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The right of cancellation: isn’t that just a service?

No, it’s not. I could just stop here, because the answer is basically as simple as that. However, not only will this then be the shortest blog post in the history of Legal ICT, it would also mean I cannot share some valuable information with our readers. At Legal ICT we believe sharing is caring. So please, read along.

Whenever you buy something in a brick and mortar shop (the ones you cannot control from behind your screen), those companies are, at least in the Netherlands, actually not legally required to accept returns from their customers. So with regards to physical shops, the answer to the above question would indeed have been ‘yes’. Most companies do indeed offer the right of cancellation, just by means of an additional service.

In the online world it’s all just a bit different. This is understandable, since by ordering a nice pair of shoes over the Internet, in most cases you cannot be entirely sure whether or not they live up to your expectations. They might be too small, too big, or just not your liking. The reasons for withdrawing doesn’t even matter, because regardless of that reason you have a legal right to withdraw from the contract. Just because it’s a contract concluded at a distance. Nothing more, nothing less. This right lasts for a period of 14 days and starts the day you – or a designated third party – have received the ordered items or services.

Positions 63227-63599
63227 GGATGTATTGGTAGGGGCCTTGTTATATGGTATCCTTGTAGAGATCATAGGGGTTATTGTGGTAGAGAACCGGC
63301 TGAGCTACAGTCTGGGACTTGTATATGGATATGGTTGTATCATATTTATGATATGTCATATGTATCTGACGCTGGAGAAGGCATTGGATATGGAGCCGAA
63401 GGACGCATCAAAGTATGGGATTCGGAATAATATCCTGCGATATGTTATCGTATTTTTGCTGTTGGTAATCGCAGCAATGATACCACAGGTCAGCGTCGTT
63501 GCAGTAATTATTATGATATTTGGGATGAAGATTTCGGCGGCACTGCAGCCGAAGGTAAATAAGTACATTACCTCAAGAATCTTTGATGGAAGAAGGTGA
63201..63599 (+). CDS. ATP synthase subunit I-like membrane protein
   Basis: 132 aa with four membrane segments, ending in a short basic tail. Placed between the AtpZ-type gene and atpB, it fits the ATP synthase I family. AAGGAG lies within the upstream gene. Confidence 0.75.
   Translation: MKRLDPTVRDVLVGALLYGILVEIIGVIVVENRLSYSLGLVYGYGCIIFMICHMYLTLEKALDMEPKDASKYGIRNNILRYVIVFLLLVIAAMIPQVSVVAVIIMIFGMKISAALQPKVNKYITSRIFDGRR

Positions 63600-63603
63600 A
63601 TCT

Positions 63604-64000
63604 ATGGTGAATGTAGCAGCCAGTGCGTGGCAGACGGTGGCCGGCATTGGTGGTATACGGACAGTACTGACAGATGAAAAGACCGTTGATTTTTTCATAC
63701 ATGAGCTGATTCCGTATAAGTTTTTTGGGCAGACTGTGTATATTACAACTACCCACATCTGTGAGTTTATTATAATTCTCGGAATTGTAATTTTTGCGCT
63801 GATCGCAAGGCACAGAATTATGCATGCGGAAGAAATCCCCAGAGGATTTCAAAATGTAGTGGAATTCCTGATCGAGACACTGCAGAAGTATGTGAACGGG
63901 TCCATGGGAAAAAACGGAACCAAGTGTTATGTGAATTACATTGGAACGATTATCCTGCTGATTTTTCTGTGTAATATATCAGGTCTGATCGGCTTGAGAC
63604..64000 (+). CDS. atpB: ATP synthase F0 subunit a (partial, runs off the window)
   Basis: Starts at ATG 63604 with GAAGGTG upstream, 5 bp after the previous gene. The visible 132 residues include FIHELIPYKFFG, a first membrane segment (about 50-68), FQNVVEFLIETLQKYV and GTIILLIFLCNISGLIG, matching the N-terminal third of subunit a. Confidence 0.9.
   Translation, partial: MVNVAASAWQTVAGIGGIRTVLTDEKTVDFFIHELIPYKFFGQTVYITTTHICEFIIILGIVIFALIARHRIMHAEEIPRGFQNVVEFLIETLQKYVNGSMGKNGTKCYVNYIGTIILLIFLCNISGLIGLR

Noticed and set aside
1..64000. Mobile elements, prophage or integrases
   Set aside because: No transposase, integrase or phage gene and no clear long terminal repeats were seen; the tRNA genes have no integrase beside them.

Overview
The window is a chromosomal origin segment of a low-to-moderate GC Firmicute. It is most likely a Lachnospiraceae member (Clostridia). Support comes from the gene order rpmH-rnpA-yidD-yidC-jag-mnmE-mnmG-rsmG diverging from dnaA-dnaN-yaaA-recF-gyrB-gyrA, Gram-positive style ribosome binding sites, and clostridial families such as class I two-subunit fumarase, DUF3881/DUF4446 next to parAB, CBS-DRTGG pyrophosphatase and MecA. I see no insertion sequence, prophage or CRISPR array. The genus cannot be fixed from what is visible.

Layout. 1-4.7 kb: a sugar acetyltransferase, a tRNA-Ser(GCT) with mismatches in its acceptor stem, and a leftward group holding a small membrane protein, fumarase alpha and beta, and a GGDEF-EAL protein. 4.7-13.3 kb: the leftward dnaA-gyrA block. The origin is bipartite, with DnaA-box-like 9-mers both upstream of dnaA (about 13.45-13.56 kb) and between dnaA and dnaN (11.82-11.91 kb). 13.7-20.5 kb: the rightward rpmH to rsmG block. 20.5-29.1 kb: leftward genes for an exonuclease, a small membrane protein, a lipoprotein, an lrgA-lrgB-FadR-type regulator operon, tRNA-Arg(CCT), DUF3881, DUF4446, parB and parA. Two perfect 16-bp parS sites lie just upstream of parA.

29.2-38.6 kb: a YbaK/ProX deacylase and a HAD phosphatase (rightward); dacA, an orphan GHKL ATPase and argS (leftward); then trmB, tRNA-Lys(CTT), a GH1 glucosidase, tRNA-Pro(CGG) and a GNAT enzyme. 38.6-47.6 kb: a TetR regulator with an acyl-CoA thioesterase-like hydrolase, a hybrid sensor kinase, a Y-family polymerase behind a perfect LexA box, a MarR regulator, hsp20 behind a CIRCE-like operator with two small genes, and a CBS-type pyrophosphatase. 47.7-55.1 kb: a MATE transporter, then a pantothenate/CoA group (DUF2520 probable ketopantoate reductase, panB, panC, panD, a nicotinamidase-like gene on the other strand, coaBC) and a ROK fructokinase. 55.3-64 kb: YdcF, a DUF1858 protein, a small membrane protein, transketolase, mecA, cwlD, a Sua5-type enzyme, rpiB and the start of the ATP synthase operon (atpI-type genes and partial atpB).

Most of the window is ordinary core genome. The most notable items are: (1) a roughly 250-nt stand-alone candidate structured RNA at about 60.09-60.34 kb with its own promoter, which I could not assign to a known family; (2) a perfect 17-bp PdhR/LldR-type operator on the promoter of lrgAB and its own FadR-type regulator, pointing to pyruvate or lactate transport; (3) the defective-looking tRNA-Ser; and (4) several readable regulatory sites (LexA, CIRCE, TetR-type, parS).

So what if I forget to mention this or mention a shorter period of time? This is a legal right, so it shouldn’t even be mentioned in the first place, I hear you think. Since we’re dealing with consumers, a group that needs more protection, the European legislator believes web shop owners should go further than that. They have an obligation to provide certain information, and clearly stating the return period is one of them. Just as providing your business identity and the withdrawal form are. So should you forget to mention any of the legally required information, you are breaching the law and because of that, consumers have the right to return their purchases for a period of one year. They may return it, regardless of the condition of the products.

If this wasn’t enough, web shop owners may also incur fines from their respective national supervisory bodies. In the Netherlands the Authority for Consumers & Markets (ACM) is the authority overseeing these as well as other matters.

If you did not already have the interest of you customers at heart, at least it should be because of the above that you pay careful attention to consumer protection laws. We know law – yes somtimes even for us – can be quite hard to digest, so over a number of blog posts we shall keep you informed and lay down the basics for web shop owners.

Philip van der Weijde

Legal advisor
Fillip works as legal advisor at ICTRecht and is part of the cloudteam, which mainly focuses on cloud computing. Philip advises customers about producing and reviewing various ICT-contracts. Next to this, he helps customers with negotiations about complex ICT-contracts. In this, he guides both the purchaser and the supplier

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